Playtech has issued a statement following a report from the Gambling Commission led to the company losing its licence.
Playtech has issued an apology for the failings of its subsidiary PT Entertainment Services (PTES) after a customer took their own life.
Yesterday, the UK Gambling Commission published details of its investigation into PTES which uncovered widespread failings in the company’s social responsibility and anti-money laundering processes. This resulted in the company failing to take action over an individual’s excessive gambling habits.
The case that sparked the investigation saw a customer sign up for an account in December 2016 who went on to spend £4.5m on the PTES brands, Winner and Titanbet. The customer lost £119,395 between 1 and 5 April 2017 before committing suicide.
Playtech said it takes full responsibility for the failings that led to the customer taking his life.
In a statement, Playtech said: “The regulatory breaches identified in PTES between 2015 and 2017 were not reflective of the high standards the Playtech Group set itself at the time and not representative of the high standards the Group delivers to its B2B partners today.”
Playtech’s board also offered its “deepest sympathies” to the victim’s families. Claire Milne, the board’s interim chair, will contact the family to personally apologise for the company’s failings.
Milne was responsible for leading a review into the company’s response to the case and noted that “decisive action” was taken to address the failing of PTES before it surrendered its British B2C gambling licences.
The review also saw several key management and personal management licence holders leave the company. PTES has also been brought under the group’s compliance function to help improve oversight of the subsidiary.
In its response, Playtech noted that the decision to surrender its licences was part of a strategic decision taken before the UK regulator’s investigation began, so that the company could focus on B2B operations in the UK.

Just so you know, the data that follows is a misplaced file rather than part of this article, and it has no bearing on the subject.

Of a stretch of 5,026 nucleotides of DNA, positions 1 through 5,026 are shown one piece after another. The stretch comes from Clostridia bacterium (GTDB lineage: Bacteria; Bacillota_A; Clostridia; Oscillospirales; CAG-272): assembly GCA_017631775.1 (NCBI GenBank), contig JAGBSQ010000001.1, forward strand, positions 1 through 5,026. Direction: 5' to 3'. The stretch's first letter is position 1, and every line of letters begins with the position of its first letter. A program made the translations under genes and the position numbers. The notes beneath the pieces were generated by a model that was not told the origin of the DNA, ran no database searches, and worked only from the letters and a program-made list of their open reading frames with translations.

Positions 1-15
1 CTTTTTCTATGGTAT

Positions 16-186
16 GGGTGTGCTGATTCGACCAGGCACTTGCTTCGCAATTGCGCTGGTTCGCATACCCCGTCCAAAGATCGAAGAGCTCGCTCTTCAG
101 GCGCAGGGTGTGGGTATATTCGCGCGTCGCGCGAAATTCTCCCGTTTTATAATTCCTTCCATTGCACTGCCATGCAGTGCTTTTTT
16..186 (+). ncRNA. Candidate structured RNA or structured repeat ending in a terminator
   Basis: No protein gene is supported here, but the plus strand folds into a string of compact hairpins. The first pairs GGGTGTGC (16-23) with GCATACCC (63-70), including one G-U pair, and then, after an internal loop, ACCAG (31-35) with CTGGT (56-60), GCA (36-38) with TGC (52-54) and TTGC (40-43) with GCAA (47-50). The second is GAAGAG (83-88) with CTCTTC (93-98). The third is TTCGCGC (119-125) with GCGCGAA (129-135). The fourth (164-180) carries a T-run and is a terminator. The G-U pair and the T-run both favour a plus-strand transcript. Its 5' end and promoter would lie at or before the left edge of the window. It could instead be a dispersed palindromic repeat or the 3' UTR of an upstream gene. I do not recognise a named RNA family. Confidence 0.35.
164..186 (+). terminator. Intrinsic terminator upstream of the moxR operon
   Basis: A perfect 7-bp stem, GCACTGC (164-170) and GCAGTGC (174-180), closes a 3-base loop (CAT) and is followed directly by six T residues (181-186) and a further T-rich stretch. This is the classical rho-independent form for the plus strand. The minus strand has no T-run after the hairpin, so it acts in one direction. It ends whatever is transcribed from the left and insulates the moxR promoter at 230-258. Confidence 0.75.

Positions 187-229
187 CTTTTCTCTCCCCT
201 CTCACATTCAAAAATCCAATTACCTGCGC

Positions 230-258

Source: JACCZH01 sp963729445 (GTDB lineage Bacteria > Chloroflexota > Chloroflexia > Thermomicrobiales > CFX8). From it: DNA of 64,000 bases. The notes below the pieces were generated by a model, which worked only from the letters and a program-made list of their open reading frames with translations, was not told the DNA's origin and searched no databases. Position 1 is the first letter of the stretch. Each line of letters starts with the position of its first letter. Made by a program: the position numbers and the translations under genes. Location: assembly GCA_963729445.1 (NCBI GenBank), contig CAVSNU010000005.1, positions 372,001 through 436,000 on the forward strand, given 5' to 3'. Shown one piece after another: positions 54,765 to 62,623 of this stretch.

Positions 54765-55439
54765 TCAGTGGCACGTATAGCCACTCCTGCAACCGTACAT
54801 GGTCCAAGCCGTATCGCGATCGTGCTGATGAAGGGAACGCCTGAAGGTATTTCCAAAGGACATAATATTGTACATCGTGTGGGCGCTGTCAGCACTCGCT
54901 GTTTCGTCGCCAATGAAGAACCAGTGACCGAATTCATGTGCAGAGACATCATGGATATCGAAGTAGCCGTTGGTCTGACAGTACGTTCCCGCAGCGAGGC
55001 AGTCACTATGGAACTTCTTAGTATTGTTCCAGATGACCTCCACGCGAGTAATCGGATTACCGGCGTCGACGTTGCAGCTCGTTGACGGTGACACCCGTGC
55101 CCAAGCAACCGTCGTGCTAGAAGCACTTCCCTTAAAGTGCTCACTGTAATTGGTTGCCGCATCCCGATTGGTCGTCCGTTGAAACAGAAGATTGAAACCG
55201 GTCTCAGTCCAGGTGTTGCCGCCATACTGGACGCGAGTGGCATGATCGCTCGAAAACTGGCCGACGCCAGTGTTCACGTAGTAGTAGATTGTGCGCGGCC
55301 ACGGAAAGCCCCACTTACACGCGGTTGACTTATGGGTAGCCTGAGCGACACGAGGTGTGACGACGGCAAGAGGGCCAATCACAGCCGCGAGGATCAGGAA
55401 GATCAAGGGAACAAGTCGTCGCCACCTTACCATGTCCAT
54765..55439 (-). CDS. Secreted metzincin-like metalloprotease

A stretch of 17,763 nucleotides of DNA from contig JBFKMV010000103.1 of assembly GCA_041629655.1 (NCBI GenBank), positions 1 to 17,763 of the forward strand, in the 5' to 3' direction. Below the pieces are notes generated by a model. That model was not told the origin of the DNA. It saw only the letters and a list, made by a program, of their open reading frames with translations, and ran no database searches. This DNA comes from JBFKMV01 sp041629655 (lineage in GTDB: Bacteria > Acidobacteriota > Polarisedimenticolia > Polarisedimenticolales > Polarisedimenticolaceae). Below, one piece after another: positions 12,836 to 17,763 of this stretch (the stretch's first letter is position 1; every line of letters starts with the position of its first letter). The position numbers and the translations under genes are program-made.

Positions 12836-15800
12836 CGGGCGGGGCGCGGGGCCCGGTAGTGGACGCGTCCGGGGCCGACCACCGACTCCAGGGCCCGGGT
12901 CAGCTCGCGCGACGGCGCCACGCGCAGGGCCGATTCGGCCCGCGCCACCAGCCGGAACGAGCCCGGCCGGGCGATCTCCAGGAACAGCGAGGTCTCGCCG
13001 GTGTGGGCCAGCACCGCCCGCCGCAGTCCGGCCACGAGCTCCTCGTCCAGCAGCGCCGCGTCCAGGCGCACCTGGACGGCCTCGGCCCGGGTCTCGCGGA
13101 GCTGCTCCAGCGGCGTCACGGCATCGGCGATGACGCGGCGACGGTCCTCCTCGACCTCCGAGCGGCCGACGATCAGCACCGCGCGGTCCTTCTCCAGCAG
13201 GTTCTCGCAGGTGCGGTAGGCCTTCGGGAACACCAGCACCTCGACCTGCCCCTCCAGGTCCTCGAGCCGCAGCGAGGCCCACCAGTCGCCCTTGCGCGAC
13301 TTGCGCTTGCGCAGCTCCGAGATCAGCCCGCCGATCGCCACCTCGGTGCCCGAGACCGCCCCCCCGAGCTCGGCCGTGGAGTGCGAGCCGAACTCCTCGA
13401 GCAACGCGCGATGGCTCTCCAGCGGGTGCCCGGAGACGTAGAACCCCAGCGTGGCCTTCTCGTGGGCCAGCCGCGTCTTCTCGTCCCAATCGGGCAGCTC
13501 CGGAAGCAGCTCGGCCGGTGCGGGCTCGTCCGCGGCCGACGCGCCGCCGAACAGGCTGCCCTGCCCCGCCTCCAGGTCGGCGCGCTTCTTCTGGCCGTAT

The company also said it will increase the £619,395 PTES donated to charities dedicated to reducing gambling harm to a donation of £3.5m. This figure is in line with the figure that the Gambling Commission would have fined PTES if it had not given up its licences.
Milne said: “But while the company has made many positive and important changes, we feel it is only right for us to recognise these historic failings by offering this increased amount.”
Milne also said that the Commission’s investigation and its findings “do not reflect where Playtech stands today.”
The interim chair went onto say: “In speaking with many of our stakeholders, it was clear they felt the failings were not representative of the Playtech they know. Through this action, we want to send a message to them and the wider industry of who we are today and aspire to be.
“Raising industry standards on safer gambling and being a leader in responsible business is central to our strategy as a technology partner.”
Milne added. “In my new role as interim chairman, I am fully committed to this continuing to be a key focus of ours going forward.”
Other actions being taken by Playtech
As noted in the Commission’s investigation, Playtech has committed £5m to promote a better understanding of “healthy online living” and the connection between online gambling and mental health.
The supplier said that it has made the development of safer products, player engagement tools and analytics solutions a central part of its strategy, through partnerships with charities, academics, and operators.
Playtech noted that the acquisition of BetBuddy, a behavioural analytics platform, is an example of its efforts to help clients identify and manage vulnerable players.
Chief executive More Weizer said: “We take full responsibility for these regulatory breaches. As a technology specialist, Playtech focuses on harnessing its capabilities in data-driven intelligence to place consumer protection at the centre of every stage of the player experience from game design to real-time engagement and messaging.
“In recent years, we have invested significantly to seek to ensure that these types of breaches do not happen again, including addressing the specific issues raised by the Commission.”